Your Pets Health

Getting Active with Your Pet

Now that summer has finally wound down, and everyone starts to begin donning our fall coats, the thought of being outdoors and exercising might not sound as appealing as it used to. Just as we all tend to become more sedentary in the winter, so do our pets. This is when the pounds start to be packed on. Pet obesity is a huge concern for Toronto’s urban pet population, and getting an animal to lose weight can be more challenging than maintaining your own. Indoor cats are especially of concern, as their activity levels tend to stay relatively constant throughout the year. Here are some helpful ideas to get you and your pet stimulated, moving, and having fun!

Indoor games:

“High and low”: For dogs, use treats to have them go from a lying down position by placing the treat near the floor, then lift the treat high in the air to get your pooch to jump up for it. Repeat this three to five times for every treat. For cats, place treats such as tuna on tables or chairs that they can jump up onto, and then move the treats down onto the floor, and repeat.

“Hide and Seek/Find the Food”: With your dog or cat watching, hide their toys in various places. This works especially well if the toy can harbor treats in it in any way. While you are away, they will spend most of their days seeking out these toys. Some animals will need guidance at first. Rewarding their search efforts with tasty treats will drive them further to search out these toys.

“Follow the leader”: Call your pet over with their favourite toy, taking them on a little tour of your house at varying speeds.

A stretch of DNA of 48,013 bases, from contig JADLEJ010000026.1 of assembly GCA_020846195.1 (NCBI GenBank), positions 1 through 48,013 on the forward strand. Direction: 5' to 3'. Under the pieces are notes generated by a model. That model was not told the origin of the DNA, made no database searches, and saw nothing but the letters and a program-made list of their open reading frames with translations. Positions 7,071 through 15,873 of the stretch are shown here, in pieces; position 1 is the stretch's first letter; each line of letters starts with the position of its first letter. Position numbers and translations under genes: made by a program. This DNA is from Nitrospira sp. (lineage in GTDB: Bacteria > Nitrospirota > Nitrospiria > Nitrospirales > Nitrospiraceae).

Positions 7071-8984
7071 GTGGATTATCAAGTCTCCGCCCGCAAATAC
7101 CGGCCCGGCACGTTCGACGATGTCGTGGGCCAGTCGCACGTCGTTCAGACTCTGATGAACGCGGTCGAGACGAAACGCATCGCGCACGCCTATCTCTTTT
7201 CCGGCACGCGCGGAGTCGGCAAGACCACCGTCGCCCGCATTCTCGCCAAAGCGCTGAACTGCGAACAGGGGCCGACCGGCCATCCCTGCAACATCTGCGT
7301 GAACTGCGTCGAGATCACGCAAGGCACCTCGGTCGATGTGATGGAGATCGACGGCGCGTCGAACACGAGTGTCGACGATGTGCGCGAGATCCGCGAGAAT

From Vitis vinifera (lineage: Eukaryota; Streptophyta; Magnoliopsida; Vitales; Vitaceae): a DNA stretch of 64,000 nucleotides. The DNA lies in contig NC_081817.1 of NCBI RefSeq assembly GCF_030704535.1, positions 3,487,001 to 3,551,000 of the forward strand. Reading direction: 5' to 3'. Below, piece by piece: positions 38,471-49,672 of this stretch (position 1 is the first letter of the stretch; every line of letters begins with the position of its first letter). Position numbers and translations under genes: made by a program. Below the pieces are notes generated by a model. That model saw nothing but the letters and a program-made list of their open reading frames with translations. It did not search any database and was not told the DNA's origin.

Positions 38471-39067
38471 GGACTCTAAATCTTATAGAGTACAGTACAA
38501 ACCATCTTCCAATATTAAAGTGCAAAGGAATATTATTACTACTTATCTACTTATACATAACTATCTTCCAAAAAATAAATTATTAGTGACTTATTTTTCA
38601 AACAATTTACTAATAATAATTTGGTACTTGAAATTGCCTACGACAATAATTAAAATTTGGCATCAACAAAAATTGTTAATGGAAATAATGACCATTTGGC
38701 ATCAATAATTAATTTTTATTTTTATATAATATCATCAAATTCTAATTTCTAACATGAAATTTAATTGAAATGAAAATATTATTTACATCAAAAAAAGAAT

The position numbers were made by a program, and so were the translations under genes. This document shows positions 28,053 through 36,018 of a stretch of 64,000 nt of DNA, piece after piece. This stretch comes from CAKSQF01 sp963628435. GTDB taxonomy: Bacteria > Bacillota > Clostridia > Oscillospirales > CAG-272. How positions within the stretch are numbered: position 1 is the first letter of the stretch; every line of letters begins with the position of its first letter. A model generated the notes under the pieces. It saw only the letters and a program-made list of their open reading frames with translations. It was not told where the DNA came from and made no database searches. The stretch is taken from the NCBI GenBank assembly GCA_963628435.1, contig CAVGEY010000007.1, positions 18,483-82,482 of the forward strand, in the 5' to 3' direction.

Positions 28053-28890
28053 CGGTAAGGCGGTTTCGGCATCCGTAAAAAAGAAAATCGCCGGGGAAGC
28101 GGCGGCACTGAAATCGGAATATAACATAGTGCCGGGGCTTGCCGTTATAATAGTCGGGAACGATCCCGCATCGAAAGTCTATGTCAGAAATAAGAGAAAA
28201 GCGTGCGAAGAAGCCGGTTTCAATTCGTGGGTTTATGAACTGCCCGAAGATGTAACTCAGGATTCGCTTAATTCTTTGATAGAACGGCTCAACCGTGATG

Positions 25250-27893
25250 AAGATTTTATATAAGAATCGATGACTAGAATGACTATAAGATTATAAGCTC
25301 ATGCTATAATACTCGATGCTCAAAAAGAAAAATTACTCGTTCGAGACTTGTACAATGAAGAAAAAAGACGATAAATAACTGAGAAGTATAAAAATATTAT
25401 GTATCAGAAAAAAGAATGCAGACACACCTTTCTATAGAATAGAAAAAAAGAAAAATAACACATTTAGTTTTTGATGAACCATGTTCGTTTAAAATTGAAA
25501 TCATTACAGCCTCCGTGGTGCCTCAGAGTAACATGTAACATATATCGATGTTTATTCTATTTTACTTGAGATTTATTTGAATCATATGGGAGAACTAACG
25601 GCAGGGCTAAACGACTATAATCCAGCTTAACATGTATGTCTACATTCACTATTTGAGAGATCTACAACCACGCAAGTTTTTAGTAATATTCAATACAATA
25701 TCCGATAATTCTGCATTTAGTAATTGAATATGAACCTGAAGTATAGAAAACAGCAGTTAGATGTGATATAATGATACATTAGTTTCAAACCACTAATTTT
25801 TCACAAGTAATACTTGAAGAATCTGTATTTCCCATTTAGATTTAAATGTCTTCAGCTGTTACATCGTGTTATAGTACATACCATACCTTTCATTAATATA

“Obstacle course”: Use drawers, boxes, and other sturdy objects to make an obstacle course. Set it up so your animal has to jump, crawl and run!

“Remote controlled toys and lasers”: Dogs and cats alike love interactive toys. There are a wealth of toys designed to be safe for animals to play with unattended.

This is the “Frolicat Bolt Laser”

Outdoor games:

“Fetch!”: A total classic.

“Come and get it”: A game of initiating a chase between you and your dog.

“Obstacle course”: Like the obstacle course game up above, you can buy and set up legitimate training material that dogs use in agility courses. There is a huge variety of different props you can buy, something for every dog!

“Hill and Stair Climbing”: Finding a nice steep hill in a park and running up and down them a few times is a great way to get your dog (and your own) heart pumping!  Similarly, doing a few sessions of stair climbing will yield similar results. Personally, enjoying some fresh air and scenic views while sweating up a storm sounds more appealing than stair-climbing.

“Swimming”: While this post is either a bit too late or highly pre-mature, but swimming is an ideal form of exercise. It’s fun, it works out the entire body, it’s easy on arthritic dog joints and it can easily be combined with other exercise-inducing games, like fetch.

Examples of dog agility course sports.

Most of all, have fun! Spending time with your animal and leading a healthier lifestyle should be something we all look forward to.

Be sure to stay tuned for fun Hallowe’en ideas for you and your pet. Happy exercising!

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